Holly bushes (Ilex spp.) are resilient plants that can get out of control and pose a threat to the rest of your garden or even your home's foundation if not properly maintained. There are a few different methods for killing holly bushes if you find your holly bush growing back despite your efforts to rid your garden of it.
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Physical Root Removal
Physically digging up the holly bush and its entire root system is the best way to remove a holly bush for good. However, if any roots remain, there's a chance the plant will grow back. Smaller holly growths can be hand plucked, but larger ones may need more physical effort.
Step 1: Water the Ground
To make the removal and digging process easier, water the ground around the bush. Water the ground for a few days before actually removing the plant. Keeping the ground moist will help soften the soil and make digging much easier.
Step 2: Cut Down the Bush
Before beginning to pull on the bush in an attempt to remove it from the ground, make it easier by cutting the bush down to a stump. Removing and dealing with a stump in the ground will be easier than dodging the branches and foliage of the holly bush as you work. Alternatively, if you can retain a foot or two of the main stem without sharp holly leaves, you'll get more leverage when you try to pull out the stump later. To limit regrowth, remove any berries that may have fallen during cutting.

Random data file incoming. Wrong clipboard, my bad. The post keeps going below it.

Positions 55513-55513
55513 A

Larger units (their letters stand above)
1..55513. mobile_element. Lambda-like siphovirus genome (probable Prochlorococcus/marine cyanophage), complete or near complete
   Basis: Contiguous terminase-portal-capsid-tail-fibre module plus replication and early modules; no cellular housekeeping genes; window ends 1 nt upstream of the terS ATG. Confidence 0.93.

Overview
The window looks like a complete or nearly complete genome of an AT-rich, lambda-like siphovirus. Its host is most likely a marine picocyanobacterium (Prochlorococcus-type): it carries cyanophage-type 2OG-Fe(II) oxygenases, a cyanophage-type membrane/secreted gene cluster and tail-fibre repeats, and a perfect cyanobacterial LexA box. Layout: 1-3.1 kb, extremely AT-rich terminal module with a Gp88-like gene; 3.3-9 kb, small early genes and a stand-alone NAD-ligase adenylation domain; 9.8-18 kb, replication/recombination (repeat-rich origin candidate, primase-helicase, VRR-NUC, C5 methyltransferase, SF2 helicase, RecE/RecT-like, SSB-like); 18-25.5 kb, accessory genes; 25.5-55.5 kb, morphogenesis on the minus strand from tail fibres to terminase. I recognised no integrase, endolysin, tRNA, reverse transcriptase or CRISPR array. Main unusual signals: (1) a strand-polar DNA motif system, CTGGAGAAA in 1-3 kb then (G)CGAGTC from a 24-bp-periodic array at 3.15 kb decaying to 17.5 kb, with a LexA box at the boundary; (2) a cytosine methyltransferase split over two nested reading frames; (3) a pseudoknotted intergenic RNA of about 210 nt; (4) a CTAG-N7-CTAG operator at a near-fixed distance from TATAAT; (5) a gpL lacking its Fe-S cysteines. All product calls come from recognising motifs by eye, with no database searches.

Step 3: Dig Around the Stump
Begin digging at about a 2-foot perimeter around the stump, working your way inward. Loosen and remove the soil.
Step 4: Locate the Roots and Remove Dirt
Finding the roots beneath the stump is important because they need to be removed along with the stump. Dig down to expose them, at least about a foot. Follow the roots and try to extract them completely from the surrounding soil.
Step 5: Remove the Stump and Roots
If the stump is smaller, try to physically remove the stump by pulling on it. If it is too difficult because the roots are still fairly stuck, cut the stump away from the roots with an axe or garden loppers. Don't forget to come back to the roots after removing the stump, as these need to be removed as well.
Using Chemical Methods
If manual extraction proves too difficult, you may need to resort to chemical herbicides. Both triclopyr and glyphosate are recommended for holly eradication. Apply the herbicide to freshly cut trunks. If you cut the trunk close to the ground, coat the outer ring of the stump's surface; otherwise, you can inject the herbicide using a special injection lance. Take care to follow the product's safety precautions and application directions according to its label.
Whether you use herbicide or not, cover the stump with an opaque tarp for several months, preferably during winter. The tarp will deprive the plant of essentials like sun and water that it needs to survive.
Methods you may have heard of but that are generally ineffective include pouring bleach on the exposed stump or driving copper stakes into the cut stump. Bleach, which might work on smaller holly bushes, is not advised, as it raises the pH level of the soil, rendering it inhospitable for plants. Driving a copper spike into the middle of the stump seems like a quick fix; however, the amount of copper actually needed to hurt and kill an aggressive bush such as holly is not possible to achieve using small copper stakes.